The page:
Writing laws that accept only the most obvious assumptions, to the extent that they must then protect everyone at the expense of all other still-acceptable uses, will serve only to further reduce liberty beyond the nefarious intent of the law. D.C. is on that slippery slope already. Food seems to be next in line for the behavior police, so we’d better stock up on plates now, because bowls can be used for ice cream.

In other news, one is less than two

It’s always annoying amusing when elderly people win huge jackpots in casinos or state lotterys. They’re always fun little stories that follow a quick pattern. As shown by today’s edition of this tale, it’s location in the “Oddly Enough” section demonstrates its overall importance. Yet, I clicked through.

Unfortunately, now I must mock the unnamed writer:

Great-grandmother Josephine Crawford of nearby Galloway Township was playing the nickel slots in Harrah’s casino in the game where each play costs 5 cents, or a nickel.

A nickel slot costs 5 cents, or a nickel? Who would’ve guessed? Does that mean a quarter slot is 25 cents, or a quarter? Perhaps that’s simplifying the story beyond the “average reader’s” need. Find me someone who is old enough to play a slot machine and I’ll guess she understands how much money she needs to play one spin.

Update: In the comments Kip explains what really happened, i.e. what Reuters ignored. Of course, I missed it, too, but it’s Saturday, so I blame Reuters.

Is an innocent billionaire in prison successful?

Yesterday, President Bush hosted Chinese President Hu Jintao. During the course of their joint press conference, President Bush made an interesting statement:

As the relationship between our two nations grows and matures, we can be candid about our disagreements. I’ll continue to discuss with President Hu the importance of respecting human rights and freedoms of the Chinese people.

China’s become successful because the Chinese people are experience (sic) the freedom to buy and to sell and to produce. And China can grow even more successful by allowing the Chinese people the freedom to assemble, to speak freely and to worship.

China is not successful. No amount of money can justify not having the freedom to assemble, to speak freely and to worship (or to not worship… that’s important, too). Money is good, but I’ll take freedom every time if the deal is one or the other. I suspect that more than a few Chinese agree.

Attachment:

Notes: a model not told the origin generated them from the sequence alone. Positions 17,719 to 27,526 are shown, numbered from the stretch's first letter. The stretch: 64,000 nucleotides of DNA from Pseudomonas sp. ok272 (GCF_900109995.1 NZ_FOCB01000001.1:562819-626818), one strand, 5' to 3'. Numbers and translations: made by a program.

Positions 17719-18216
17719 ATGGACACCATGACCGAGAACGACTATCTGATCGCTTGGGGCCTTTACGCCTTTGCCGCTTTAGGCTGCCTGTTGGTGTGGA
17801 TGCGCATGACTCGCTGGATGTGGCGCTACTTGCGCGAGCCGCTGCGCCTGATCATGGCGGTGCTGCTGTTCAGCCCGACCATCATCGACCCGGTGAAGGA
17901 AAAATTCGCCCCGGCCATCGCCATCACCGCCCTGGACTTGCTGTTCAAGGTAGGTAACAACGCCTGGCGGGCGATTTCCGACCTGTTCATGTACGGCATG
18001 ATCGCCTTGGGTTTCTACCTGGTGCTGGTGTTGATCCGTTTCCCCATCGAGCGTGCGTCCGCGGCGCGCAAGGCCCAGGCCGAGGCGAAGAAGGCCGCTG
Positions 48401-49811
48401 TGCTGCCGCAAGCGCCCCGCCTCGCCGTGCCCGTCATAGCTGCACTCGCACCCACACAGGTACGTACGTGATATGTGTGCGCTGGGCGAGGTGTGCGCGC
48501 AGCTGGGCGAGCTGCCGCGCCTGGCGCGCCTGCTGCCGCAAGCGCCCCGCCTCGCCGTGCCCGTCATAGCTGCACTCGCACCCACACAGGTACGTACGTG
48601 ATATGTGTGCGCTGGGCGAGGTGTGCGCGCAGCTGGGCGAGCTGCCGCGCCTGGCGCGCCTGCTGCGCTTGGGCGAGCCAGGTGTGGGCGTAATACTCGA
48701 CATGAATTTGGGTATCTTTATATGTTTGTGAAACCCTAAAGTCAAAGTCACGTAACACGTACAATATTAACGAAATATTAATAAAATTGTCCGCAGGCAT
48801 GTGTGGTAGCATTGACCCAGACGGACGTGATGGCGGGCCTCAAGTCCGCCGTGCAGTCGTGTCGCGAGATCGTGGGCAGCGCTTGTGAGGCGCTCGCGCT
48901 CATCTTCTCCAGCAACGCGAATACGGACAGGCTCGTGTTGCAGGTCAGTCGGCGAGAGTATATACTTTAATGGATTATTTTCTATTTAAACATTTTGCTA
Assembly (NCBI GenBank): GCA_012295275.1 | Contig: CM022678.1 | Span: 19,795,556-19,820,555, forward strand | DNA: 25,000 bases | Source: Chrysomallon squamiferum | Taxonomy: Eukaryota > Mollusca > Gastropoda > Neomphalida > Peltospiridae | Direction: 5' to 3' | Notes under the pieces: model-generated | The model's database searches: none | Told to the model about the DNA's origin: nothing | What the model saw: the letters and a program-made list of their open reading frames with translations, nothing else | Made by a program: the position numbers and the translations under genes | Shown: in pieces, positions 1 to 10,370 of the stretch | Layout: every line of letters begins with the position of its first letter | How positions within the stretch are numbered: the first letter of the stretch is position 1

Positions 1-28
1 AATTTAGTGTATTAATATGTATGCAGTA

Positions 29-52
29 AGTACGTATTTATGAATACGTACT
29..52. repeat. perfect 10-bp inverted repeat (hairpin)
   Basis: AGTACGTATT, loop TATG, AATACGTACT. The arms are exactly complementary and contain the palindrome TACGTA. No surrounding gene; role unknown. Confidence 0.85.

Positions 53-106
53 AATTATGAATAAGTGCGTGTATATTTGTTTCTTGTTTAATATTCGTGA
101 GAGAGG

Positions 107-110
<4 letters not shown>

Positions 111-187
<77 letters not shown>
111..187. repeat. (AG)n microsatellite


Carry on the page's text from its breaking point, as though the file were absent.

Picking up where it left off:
A Star Trek fan would make a Borg reference here

In my various recent writings on America’s looming immigration “crisis”, I’ve tried to work my way in the general direction of an intellectual solution. Although I don’t have a full idea of the solution yet, one of the most important aspects is assimilation. Danielle and I have discussed it a bit, which helps me organize my thoughts beyond the simple concept, but I’m not at the end yet. I’m not sure when that will happen, which is why today’s editorial by Robert Samuelson is useful. I don’t agree with everything he writes, but I like this passage for its compact summation of the need for assimilation by new immigrants.

We have a conspiracy against assimilation. One side would offend and ostracize much of the Hispanic community. The other would encourage mounting social and economic costs. Either way we get a more polarized society.

On immigration, I am an optimist. We are basically a decent, open and tolerant nation. Americans respect hard work and achievement. That’s why assimilation has ultimately triumphed. But I am not a foolish optimist. Assimilation requires time and the right conditions. It cannot succeed if we constantly flood the country with new, poor immigrants or embark on a vendetta against those already here.

I like that as a starting point. Assimilation is important to maintain a shared American culture built on our common ideals. Those should not be so easily discarded simply because we’re afraid to hold an expectation. American culture is vibrant, resilient, and essential, but it will not hold if we embrace irrational immigration policies.

One aspect of assimilation should be an English requirement, which, contrary to this Reason piece, does not mean that I think a language such as Spanish should have no influence. An English requirement, among other expectations, would work to reduce the chances of further dividing us into a multi-cultural society. That is dangerous, as evidenced by the difficulties facing the U.K. and other nations more willing to impose low standards. This commonly involves bending laws away from the national legal foundation in favor of avoiding offending new groups. That would be a suicidal path. American history shows that immigrants to America understand that. I think they still do. The question is, do we?